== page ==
A Funny Thing I Noticed About “Cosmos: A Spacetime Odyssey” UPDATED


Have you been watching the show? Perhaps I should rephrase that to, “Did you watch the second episode?” I haven’t seen much written about the second episode, so I figure only Artur Rosman and I may have actually sat through it. Doing so, it became pretty clear to me that scientism, and not science, is what is on display in Seth MacFarlane’s show. That and the creativity of his cartoons.

Seriously, I don’t remember the original show being as dumbed down, or as blatantly hostile to religion, as the current version. I read Sagan’s book as a kid, and it didn’t strike me as being openly hostile to people of faith, etc.

For critical looks at the show, check out Artur’s posts at Cosmos The In Lost, where he shares some thoughts of Walker Percy’s on Sagan’s Cosmos, from Percy’s nonfiction essays in Lost in the Cosmos. Read Tom McDonald’s take down of the first episode, too. Also, have a look at Fr. Robert Barron’s post in The Catholic World Report. Go read those guys.

Reading the articles above, and watching the first two episodes, will help you understand how woefully weak the show is when it comes to the history of science. To me, even the actual science is dumbed down to the level of blanket statements devoid of any nuance, while pretending like we’ve got this whole scientific methodology to explain stuff figured out.

The funny thing I noticed that I think bears out the weakness of the show on the history of science? It’s right here in the credits.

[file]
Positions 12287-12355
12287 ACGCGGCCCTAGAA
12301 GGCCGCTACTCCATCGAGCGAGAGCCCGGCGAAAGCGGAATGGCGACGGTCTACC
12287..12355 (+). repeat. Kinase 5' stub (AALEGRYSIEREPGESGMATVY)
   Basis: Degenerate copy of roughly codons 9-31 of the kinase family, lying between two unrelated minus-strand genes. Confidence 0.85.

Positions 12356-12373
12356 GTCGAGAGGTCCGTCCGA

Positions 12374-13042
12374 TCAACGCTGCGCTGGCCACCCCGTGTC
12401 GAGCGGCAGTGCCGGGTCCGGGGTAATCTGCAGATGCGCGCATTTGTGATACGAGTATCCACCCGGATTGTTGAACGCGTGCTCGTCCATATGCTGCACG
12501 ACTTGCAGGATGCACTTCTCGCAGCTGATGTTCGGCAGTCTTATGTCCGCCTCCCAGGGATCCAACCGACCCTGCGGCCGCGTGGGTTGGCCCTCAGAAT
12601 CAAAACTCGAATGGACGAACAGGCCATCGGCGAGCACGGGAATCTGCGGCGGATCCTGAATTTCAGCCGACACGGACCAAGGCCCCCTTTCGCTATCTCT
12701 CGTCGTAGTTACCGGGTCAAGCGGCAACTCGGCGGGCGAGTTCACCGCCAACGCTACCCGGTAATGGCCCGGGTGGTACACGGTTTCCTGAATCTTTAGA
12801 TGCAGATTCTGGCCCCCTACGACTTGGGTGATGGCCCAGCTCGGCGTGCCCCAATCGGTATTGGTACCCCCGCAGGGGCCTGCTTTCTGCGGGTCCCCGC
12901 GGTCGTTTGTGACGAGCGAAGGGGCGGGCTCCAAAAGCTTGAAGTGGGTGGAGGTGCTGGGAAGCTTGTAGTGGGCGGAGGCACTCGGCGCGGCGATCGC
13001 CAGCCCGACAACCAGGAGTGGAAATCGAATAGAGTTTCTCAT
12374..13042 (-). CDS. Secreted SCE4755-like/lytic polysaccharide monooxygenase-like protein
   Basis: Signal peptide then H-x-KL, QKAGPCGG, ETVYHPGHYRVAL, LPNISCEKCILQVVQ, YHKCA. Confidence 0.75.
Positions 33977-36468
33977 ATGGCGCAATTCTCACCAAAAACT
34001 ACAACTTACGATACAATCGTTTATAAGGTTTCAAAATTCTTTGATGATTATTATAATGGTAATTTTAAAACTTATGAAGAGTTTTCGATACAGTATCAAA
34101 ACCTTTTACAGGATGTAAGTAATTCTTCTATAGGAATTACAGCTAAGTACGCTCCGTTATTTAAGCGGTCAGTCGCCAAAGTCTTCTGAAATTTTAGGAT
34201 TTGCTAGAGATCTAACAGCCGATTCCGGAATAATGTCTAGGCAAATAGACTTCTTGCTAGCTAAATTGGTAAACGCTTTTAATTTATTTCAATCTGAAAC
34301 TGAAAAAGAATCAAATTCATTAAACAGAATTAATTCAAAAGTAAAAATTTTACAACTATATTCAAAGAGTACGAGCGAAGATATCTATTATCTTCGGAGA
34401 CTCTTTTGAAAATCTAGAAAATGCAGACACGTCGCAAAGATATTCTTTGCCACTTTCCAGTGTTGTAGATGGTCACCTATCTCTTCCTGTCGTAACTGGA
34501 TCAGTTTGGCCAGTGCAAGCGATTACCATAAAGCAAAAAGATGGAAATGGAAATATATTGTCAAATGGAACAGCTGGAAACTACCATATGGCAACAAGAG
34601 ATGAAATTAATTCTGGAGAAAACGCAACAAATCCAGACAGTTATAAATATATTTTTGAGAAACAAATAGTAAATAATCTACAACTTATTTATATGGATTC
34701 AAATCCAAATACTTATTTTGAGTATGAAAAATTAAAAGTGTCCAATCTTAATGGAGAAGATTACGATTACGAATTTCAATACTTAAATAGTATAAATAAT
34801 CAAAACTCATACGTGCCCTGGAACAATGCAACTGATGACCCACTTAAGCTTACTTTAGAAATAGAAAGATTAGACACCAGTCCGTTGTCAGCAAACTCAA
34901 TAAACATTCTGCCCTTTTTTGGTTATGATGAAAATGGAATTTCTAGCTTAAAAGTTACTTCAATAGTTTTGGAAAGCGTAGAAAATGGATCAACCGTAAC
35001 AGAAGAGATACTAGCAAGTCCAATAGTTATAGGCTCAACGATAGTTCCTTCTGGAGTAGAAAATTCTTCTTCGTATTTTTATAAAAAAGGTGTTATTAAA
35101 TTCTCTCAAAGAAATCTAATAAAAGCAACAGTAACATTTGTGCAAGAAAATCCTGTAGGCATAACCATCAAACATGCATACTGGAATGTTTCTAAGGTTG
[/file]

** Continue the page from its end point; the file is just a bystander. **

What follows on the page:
Kind of light in the PhD department for historians

Seth MacFarlane couldn’t find even one PhD specializing in the history of science to consult on the show? Not one? Weird.

Especially considering how many attorneys he has on the show’s payroll.

5 science Ph.Ds, and 5 attorneys. Only in America!

Oh, and that cartoon from the first episode? Guess who starred in that?

I wonder who played Bruno? Or maybe Seth played the evil St. Charles Borromeo!

Seth’s gotta eat too, man. Oh, and Seth? Let me introduce you to the Monsignor who first suggested the “Big Bang” idea.

The origin of the cosmic inflator? Guess who I think that is?

Oh, before you go, here’s a neat book with teeth on the history of science, and another by a Benedictine theologian on the Vast Universe, extraterrestrials, and other things potentially made of star stuff. Happy reading!


Discover Magazine: Did “Cosmos” Pick the Wrong Hero?

Scientific American (paywall): The Case against Copernicus.

Outside the Asylum: Three cosmic historical errors.

Science League of America: Why Did Cosmos Focus on Giordano Bruno?

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